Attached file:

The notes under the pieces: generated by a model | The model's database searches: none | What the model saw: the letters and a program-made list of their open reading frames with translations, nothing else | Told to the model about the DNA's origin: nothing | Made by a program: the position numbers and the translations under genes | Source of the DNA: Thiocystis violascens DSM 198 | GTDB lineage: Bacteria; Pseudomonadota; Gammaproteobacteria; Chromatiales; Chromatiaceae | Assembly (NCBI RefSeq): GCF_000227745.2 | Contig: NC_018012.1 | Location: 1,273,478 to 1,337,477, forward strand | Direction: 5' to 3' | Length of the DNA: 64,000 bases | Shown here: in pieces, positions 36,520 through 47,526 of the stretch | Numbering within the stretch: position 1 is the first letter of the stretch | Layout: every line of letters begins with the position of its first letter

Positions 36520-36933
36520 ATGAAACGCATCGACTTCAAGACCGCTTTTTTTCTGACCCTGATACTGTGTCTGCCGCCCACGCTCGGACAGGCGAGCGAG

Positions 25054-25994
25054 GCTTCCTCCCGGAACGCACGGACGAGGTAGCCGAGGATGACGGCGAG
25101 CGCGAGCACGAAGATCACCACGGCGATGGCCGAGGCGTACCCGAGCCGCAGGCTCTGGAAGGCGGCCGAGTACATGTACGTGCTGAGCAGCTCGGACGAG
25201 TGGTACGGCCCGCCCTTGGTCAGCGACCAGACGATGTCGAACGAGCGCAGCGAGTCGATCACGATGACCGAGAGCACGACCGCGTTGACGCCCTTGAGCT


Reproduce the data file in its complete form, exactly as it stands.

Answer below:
The notes under the pieces: generated by a model | The model's database searches: none | What the model saw: the letters and a program-made list of their open reading frames with translations, nothing else | Told to the model about the DNA's origin: nothing | Made by a program: the position numbers and the translations under genes | Source of the DNA: Thiocystis violascens DSM 198 | GTDB lineage: Bacteria; Pseudomonadota; Gammaproteobacteria; Chromatiales; Chromatiaceae | Assembly (NCBI RefSeq): GCF_000227745.2 | Contig: NC_018012.1 | Location: 1,273,478 to 1,337,477, forward strand | Direction: 5' to 3' | Length of the DNA: 64,000 bases | Shown here: in pieces, positions 36,520 through 47,526 of the stretch | Numbering within the stretch: position 1 is the first letter of the stretch | Layout: every line of letters begins with the position of its first letter

Positions 36520-36933
36520 ATGAAACGCATCGACTTCAAGACCGCTTTTTTTCTGACCCTGATACTGTGTCTGCCGCCCACGCTCGGACAGGCGAGCGAG

Positions 25054-25994
25054 GCTTCCTCCCGGAACGCACGGACGAGGTAGCCGAGGATGACGGCGAG
25101 CGCGAGCACGAAGATCACCACGGCGATGGCCGAGGCGTACCCGAGCCGCAGGCTCTGGAAGGCGGCCGAGTACATGTACGTGCTGAGCAGCTCGGACGAG
25201 TGGTACGGCCCGCCCTTGGTCAGCGACCAGACGATGTCGAACGAGCGCAGCGAGTCGATCACGATGACCGAGAGCACGACCGCGTTGACGCCCTTGAGCT